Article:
Amos and Boris by William Steig. This is a clever book about adventure, rescue, friendship, and sacrifice. It is packed with good vocabulary. Try other books by this author.

Learn about More Great Books in the Rest of this Post on our Blog

Pediatric Therapy Corner: - Speaking Sensory-Ease (Part 2 of 2)  
By: Jackie Linder Olson


Editor's Note: Part one of this article can be found HERE

Dear Therapists (Continued),
To quickly recap last week's letter - you've now armed your parent's with homework, explained why they're doing the homework, and have set up realistic expectations. Now what?

Free Items and Therapy Tools We Already Have Around the House:
Parents love to use items around the house that they already own to be incorporated into therapy and their homework. Perhaps you want them to use the couch and chairs as an obstacle course. How exciting to actually get to climb on the furniture with a parent's supervision! Do they have a stone walkway where they could practice jumping from stone to stone? Are their stairs to climb up and down while alternating legs either inside or outside an apartment building? Forts are fun! What kid doesn't love draping the furniture with a sheet or blanket and making a tunnel to crawl through?

Doing chores can also be a sensory integration activity in disguise. Instruct your parent to have their child carry the laundry basket (lightly loaded) into another room, giving them deep pressure proprioception feedback. Hand the child a washcloth or sponge in the bathtub and tell them to "clean" the surrounding walls, working those arms, shoulders and trunk muscles. Making cookies for a school bake sale is an excellent sensory activity that includes stirring ingredients, kneading dough, rolling dough, using cookie cutters and then yummy tasting.

Read the Rest of this Article on our Blog

Worth Repeating: Down Syndrome and Stuttering
[Source: Stuttering Foundation of America]

By: Monica Bray Senior Lecturer in Speech Pathology, Leeds Metropolitan University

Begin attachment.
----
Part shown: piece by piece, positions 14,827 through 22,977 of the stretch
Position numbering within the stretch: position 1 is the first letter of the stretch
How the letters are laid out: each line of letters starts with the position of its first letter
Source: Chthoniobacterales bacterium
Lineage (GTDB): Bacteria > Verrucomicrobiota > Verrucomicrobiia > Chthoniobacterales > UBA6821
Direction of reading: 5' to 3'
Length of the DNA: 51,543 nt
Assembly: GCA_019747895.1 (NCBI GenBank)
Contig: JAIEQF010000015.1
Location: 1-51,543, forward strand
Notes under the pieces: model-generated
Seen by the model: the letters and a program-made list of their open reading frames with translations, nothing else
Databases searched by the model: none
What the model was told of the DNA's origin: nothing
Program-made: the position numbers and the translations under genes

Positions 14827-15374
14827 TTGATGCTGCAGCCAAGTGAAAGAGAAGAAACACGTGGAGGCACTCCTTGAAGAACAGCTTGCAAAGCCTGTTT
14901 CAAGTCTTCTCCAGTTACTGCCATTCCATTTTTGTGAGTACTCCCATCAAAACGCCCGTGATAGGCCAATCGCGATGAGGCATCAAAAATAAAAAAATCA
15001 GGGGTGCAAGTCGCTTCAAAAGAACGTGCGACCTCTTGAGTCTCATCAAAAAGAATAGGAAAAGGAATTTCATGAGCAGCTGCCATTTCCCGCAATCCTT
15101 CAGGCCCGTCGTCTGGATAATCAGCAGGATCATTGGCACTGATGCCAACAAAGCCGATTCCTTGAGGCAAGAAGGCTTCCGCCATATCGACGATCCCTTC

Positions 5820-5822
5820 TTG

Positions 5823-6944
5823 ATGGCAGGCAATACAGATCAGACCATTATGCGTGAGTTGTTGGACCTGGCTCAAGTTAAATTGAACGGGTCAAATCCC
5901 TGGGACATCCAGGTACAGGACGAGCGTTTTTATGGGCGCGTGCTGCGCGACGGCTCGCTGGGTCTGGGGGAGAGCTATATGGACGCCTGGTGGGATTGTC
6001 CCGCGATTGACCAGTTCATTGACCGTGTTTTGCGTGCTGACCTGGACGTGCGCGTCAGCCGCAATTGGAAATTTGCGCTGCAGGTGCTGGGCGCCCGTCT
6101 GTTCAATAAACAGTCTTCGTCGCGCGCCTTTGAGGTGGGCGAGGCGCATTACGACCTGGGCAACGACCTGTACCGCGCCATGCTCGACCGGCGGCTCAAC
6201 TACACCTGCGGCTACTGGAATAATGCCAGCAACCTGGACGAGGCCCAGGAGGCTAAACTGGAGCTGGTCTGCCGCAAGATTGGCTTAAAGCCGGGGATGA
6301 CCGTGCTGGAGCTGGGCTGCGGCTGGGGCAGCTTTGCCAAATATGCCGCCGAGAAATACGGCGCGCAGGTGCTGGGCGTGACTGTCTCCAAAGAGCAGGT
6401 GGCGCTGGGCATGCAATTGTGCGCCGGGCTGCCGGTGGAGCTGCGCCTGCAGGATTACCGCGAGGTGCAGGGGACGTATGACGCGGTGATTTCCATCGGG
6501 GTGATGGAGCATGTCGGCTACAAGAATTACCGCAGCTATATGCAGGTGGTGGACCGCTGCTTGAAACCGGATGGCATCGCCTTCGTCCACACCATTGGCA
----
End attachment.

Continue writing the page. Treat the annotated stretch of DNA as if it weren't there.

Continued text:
This leaflet is designed to help people who have Down's syndrome, or who care for and work with people who have Down's syndrome to understand the problem of dysfluency in speech. People with Down's syndrome are born with an extra chromosome as a result of a genetic accident before or around the time of conception (1). This results in a certain degree of learning difficulty which can affect the ability to understand and produce speech and language. One of the biggest problems for many people with Down's syndrome is the unintelligibility of their speech to others. Unintelligibility and disfluency often go hand-in-hand.

People with Down's syndrome may find some or all of these steps particularly difficult. Ideas may not be clearly formed; the language plan and/or the speech movement plan may not be well established; the actual process of speech may be a problem. As well as this, hearing loss, which is quite common in people with Down's syndrome, makes learning and understanding language difficult. Also, the individual may lack the social awareness needed to know when or where it is appropriate to say what is wanted.

Read the Rest of This Article on our Blog

Also Worth Repeating - What Are Social Thinking Challenges?

By: Michelle Garcia Winner, MA, CCC-SLP


A classic example of a person with a social thinking challenge is that of my friend Ian who is entering into 4th grade. He has excellent language skills and has amazing abilities to learn information about topics of his interest, such as American History. He enjoys learning topics that are factual in nature and in fact excels in these academic tasks. Regardless of his strong academic abilities in most areas of math and language he struggles considerably focusing his attention in his mainstream classroom, participating as part of a group, explaining his ideas to others in writing and making friends during recess and lunch. He prefers talking to adults, rather than his peers, since adults will discuss with him his areas of interest. When adults are not available to talk to, he goes to the library to read a book. While his teacher enjoys his knowledge, she is mystified by his difficulties at school given that he scores in the fine to superior on academic testing. It is difficult for his teacher to understand that he does not have a behavior problem; instead he has social thinking challenges, which makes it difficult for him to deal with all aspects of the expectations across his school and home day. His mother describes him as "bright but clueless" 


Read the Rest of this Article Through a Link on our Blog